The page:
How do you share data between controllers?
(Question provided by Tome Pejoski)

Create an AngularJS service that will hold the data and inject it inside of the controllers.

Using a service is the cleanest, fastest and easiest way to test. However, there are couple of other ways to implement data sharing between controllers, like:

– Using events
– Using $parentnextSiblingcontrollerAs, etc. to directly access the controllers
– Using the $rootScope to add the data on (not a good practice)

The methods above are all correct, but are not the most efficient and easy to test.

Here is a good video explanation on

What is the difference between ng-show/ng-hide and ng-if directives?
(Question provided by Tome Pejoski)

ng-show/ng-hide will always insert the DOM element, but will display/hide it based on the condition. ng-if will not insert the DOM element until the condition is not fulfilled.

ng-if is better when we needed the DOM to be loaded conditionally, as it will help load page bit faster compared to ng-show/ng-hide.

We only need to keep in mind what the difference between these directives is, so deciding which one to use totally depends on the task requirements.

What is a digest cycle in AngularJS?
(Question provided by Tome Pejoski)

In each digest cycle Angular compares the old and the new version of the scope model values. The digest cycle is triggered automatically. We can also use $apply() if we want to trigger the digest cycle manually.

For more information, take a look in the ng-book explanation: The Digest Loop and $apply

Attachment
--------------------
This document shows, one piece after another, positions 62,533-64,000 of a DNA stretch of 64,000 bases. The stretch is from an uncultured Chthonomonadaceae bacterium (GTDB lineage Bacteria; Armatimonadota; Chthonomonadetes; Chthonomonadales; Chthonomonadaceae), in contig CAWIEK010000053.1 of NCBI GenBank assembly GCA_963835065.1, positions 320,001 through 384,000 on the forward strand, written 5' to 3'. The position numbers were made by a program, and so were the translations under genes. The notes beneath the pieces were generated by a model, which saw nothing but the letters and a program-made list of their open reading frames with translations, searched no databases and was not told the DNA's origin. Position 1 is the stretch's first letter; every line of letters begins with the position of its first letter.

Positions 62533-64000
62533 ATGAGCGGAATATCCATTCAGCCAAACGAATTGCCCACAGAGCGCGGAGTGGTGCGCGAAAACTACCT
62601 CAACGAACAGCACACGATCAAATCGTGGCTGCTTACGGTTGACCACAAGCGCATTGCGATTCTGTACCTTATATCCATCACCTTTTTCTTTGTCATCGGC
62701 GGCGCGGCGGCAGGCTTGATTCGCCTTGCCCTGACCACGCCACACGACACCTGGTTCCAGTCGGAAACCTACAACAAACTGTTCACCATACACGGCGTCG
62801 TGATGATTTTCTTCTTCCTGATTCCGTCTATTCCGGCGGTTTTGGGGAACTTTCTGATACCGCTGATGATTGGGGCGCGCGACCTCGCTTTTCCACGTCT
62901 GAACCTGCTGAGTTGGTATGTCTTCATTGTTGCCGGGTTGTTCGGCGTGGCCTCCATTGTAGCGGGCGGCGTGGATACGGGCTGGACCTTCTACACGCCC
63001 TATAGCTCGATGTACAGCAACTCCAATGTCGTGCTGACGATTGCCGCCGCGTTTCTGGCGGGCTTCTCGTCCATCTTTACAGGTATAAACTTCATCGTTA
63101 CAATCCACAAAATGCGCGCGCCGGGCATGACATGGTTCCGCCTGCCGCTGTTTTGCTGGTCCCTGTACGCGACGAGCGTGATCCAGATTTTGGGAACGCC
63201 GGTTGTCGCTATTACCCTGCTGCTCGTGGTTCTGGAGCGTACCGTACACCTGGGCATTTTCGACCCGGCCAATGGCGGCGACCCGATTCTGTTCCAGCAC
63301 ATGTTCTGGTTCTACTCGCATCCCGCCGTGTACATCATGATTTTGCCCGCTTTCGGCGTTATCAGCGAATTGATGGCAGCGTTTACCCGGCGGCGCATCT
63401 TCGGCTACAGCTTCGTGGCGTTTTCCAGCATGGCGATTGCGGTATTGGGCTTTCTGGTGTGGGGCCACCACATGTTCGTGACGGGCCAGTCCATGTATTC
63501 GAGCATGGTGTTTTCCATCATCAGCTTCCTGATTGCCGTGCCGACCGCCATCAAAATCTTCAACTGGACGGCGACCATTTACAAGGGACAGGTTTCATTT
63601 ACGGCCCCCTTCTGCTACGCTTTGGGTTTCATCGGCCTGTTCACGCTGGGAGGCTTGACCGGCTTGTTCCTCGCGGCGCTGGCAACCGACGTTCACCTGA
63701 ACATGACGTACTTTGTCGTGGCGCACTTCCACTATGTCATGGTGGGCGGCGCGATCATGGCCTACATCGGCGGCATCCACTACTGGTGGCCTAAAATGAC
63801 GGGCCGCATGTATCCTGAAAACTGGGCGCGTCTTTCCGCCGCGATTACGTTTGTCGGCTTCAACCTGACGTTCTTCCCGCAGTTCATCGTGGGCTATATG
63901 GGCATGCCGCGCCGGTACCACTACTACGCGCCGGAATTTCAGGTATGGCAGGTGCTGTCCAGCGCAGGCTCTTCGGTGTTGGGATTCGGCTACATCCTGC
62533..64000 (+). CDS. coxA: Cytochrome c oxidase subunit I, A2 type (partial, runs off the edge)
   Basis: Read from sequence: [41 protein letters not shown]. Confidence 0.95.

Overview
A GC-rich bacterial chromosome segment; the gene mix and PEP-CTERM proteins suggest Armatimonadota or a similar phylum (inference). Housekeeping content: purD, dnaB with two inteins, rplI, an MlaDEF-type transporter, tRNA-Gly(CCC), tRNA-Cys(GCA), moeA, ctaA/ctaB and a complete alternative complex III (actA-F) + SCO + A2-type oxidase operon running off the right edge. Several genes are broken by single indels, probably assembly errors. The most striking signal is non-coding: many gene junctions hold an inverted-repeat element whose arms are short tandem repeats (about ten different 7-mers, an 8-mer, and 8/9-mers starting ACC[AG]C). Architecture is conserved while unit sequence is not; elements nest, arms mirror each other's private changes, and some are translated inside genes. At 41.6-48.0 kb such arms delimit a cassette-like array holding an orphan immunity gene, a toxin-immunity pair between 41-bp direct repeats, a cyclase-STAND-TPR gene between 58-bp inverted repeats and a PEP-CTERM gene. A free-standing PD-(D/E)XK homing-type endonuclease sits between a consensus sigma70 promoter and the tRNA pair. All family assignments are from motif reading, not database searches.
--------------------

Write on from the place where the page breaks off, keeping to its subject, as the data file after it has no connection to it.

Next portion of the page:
Where should we implement the DOM manipulation in AngularJS?
(Question provided by Tome Pejoski)

In the directives. DOM Manipulations should not exist in controllers, services or anywhere else but in directives.

Here is a detailed explanation.

Is it a good or bad practice to use AngularJS together with jQuery?
(Question provided by Tome Pejoski)

It is definitely a bad practice. We need to stay away from jQuery and try to realize the solution with an AngularJS approach. jQuery takes a traditional imperative approach to manipulating the DOM, and in an imperative approach, it is up to the programmer to express the individual steps leading up to the desired outcome.

AngularJS, however, takes a declarative approach to DOM manipulation. Here, instead of worrying about all of the step by step details regarding how to do the desired outcome, we are just declaring what we want and AngularJS worries about the rest, taking care of everything for us.